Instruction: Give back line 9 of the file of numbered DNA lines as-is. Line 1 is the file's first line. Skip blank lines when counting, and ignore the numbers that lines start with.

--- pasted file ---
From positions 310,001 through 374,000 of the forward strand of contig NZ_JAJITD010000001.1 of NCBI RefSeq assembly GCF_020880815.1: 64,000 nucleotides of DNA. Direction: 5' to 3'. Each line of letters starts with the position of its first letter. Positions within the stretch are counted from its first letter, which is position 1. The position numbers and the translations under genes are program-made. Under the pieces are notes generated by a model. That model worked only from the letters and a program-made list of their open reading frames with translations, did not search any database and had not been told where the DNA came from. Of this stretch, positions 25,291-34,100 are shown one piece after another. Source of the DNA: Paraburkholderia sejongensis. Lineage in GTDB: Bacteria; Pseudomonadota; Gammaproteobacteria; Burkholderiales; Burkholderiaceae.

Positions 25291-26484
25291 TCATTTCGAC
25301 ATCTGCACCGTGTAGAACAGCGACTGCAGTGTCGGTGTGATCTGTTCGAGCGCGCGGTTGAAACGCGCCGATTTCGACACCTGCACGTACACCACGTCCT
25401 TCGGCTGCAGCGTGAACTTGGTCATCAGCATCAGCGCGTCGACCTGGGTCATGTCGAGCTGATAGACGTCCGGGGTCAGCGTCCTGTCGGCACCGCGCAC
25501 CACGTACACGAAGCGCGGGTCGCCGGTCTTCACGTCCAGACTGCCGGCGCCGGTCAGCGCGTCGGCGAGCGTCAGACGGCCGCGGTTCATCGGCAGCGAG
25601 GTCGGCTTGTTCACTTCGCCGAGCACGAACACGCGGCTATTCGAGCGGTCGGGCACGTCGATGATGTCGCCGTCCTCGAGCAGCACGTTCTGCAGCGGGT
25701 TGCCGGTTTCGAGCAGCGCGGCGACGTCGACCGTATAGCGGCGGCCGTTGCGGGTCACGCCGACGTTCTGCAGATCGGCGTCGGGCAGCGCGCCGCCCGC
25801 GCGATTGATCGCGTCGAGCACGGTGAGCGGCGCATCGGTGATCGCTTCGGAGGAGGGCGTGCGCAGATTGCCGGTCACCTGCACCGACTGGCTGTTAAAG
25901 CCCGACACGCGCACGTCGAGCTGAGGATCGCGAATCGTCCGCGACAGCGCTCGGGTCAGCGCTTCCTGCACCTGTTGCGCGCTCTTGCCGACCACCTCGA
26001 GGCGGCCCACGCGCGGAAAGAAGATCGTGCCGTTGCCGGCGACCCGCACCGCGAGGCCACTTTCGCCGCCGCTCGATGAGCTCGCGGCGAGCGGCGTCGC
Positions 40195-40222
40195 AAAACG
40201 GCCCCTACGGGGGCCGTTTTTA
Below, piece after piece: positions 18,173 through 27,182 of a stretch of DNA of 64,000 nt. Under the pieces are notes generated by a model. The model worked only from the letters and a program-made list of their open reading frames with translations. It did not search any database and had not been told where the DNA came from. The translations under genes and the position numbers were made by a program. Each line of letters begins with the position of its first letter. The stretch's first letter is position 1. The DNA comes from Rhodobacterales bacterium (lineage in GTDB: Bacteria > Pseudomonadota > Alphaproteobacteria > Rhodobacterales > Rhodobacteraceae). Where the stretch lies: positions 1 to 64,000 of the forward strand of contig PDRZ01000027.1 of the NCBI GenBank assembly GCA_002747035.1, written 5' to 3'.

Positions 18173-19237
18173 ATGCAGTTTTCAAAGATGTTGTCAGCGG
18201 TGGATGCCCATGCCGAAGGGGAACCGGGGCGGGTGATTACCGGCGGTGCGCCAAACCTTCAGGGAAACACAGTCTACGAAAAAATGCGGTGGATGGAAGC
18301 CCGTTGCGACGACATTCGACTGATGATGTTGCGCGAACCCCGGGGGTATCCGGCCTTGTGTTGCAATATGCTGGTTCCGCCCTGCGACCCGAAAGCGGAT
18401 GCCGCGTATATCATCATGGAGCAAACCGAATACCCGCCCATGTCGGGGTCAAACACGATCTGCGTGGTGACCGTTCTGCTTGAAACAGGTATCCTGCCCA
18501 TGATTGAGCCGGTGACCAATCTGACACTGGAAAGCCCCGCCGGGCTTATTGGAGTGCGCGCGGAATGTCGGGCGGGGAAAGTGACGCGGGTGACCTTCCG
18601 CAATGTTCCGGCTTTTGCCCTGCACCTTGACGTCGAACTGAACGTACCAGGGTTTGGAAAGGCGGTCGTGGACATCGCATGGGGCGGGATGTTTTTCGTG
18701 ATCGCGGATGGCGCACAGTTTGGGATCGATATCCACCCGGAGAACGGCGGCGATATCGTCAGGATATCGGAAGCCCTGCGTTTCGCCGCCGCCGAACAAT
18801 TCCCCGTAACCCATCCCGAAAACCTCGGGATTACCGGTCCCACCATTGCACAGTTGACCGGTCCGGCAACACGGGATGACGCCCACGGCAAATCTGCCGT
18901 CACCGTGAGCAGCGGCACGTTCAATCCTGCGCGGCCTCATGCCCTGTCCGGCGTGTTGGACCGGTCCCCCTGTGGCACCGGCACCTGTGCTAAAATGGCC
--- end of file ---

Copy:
25801 GCGATTGATCGCGTCGAGCACGGTGAGCGGCGCATCGGTGATCGCTTCGGAGGAGGGCGTGCGCAGATTGCCGGTCACCTGCACCGACTGGCTGTTAAAG